Chapter 8 Trading in spiritual and earthly good
Taylor and Francis
1 electronic resource (17 pages)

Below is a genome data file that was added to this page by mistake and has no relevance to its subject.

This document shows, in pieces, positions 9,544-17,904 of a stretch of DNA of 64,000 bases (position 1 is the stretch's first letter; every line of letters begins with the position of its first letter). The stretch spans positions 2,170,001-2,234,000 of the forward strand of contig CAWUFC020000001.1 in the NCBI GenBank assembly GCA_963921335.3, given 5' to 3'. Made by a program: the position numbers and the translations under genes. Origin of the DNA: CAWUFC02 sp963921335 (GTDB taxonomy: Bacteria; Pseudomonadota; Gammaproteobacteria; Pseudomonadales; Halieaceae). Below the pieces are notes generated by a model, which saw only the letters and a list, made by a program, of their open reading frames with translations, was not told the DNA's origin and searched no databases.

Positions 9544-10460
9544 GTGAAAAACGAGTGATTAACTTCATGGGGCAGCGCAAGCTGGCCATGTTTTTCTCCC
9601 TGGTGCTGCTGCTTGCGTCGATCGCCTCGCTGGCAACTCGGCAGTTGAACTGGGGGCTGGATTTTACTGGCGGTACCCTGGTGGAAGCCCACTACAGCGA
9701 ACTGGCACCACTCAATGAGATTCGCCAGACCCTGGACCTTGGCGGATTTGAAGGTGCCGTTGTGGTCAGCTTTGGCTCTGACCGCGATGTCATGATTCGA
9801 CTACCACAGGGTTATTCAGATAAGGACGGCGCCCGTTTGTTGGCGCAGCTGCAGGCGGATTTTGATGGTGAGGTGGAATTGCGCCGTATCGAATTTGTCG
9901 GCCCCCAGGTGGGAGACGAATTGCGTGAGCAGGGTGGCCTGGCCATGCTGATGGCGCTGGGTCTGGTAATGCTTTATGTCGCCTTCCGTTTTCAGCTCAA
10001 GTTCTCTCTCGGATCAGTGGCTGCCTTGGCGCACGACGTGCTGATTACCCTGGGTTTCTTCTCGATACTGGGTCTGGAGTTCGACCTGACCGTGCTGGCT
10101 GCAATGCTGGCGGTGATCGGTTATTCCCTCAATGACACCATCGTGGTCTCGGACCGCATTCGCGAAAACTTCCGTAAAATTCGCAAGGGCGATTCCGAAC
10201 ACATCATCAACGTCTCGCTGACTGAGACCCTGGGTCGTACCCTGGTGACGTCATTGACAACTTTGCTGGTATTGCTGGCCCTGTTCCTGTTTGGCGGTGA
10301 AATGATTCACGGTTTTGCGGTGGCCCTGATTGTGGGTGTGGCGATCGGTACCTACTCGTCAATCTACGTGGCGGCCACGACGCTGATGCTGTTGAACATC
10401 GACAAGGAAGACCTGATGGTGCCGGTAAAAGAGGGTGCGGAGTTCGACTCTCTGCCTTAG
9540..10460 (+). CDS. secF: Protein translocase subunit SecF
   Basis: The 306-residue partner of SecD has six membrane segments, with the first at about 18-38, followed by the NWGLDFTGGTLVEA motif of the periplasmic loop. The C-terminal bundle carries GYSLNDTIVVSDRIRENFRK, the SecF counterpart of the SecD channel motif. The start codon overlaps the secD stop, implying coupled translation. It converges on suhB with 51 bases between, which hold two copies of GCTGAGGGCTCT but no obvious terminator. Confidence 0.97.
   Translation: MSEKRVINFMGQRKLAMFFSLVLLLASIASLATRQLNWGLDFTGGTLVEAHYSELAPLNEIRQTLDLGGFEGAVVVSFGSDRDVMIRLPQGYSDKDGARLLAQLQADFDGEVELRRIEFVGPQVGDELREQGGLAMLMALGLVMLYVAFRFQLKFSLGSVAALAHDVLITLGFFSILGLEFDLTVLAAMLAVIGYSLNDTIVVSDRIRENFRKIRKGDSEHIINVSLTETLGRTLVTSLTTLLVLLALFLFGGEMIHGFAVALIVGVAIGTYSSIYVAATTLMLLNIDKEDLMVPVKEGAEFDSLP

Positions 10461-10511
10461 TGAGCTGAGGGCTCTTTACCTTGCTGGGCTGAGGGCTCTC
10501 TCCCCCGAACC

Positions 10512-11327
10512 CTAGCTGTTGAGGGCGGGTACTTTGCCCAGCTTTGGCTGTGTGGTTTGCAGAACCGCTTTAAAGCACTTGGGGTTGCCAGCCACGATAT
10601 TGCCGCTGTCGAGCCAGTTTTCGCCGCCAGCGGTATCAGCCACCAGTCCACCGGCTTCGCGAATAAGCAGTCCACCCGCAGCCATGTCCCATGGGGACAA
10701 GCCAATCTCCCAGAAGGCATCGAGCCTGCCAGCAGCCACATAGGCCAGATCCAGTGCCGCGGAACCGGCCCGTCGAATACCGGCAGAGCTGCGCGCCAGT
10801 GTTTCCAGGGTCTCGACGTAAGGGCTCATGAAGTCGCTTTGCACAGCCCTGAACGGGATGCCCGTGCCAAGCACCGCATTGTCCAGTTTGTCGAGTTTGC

The spread of Catholicism among the local Christian population in theSyro-Palestinian region has attracted the attention of many scholars. Previousresearch has described how missionaries' work was facilitated by thepatronage of local notables, by the establishment of personal ties with locals,and more generally by a wide range of daily interactions, such as providingmedical assistance. 1 In this framework, academic attention has mostlyfocused on the cities, consistent with the fact that missions were far morenumerous in urban areas. An important exception is a pioneering work byBernard Heyberger. This early study reconstructs how, departing from theirhouses in cities such as Sayda and Tripoli, Jesuits and Capuchins visitedrural villages in Galilee and Lebanon. Inspired by the model of rural missionsdeveloped in Europe during the Catholic Reformation, their activitieshinged on confession and preaching. In line with the regional framework,missionaries also carefully built ties with locals and offered their medicalcompetencies, which greatly helped their cause. 2 Although the importanceof interactions with the locals in the spread of Catholicism in the MiddleEast has been widely acknowledged, many questions about the nature ofthese interactions still remain unanswered: How did the administrative andeconomic system that characterized rural and semi-rural spaces influencemissionaries' interactions with the surrounding areas? What was the relationshipbetween missionaries' entanglement with local society and theirevangelizing activities? And, finally, to what extent did these interactionsturn the missionaries into "localized" protagonists?
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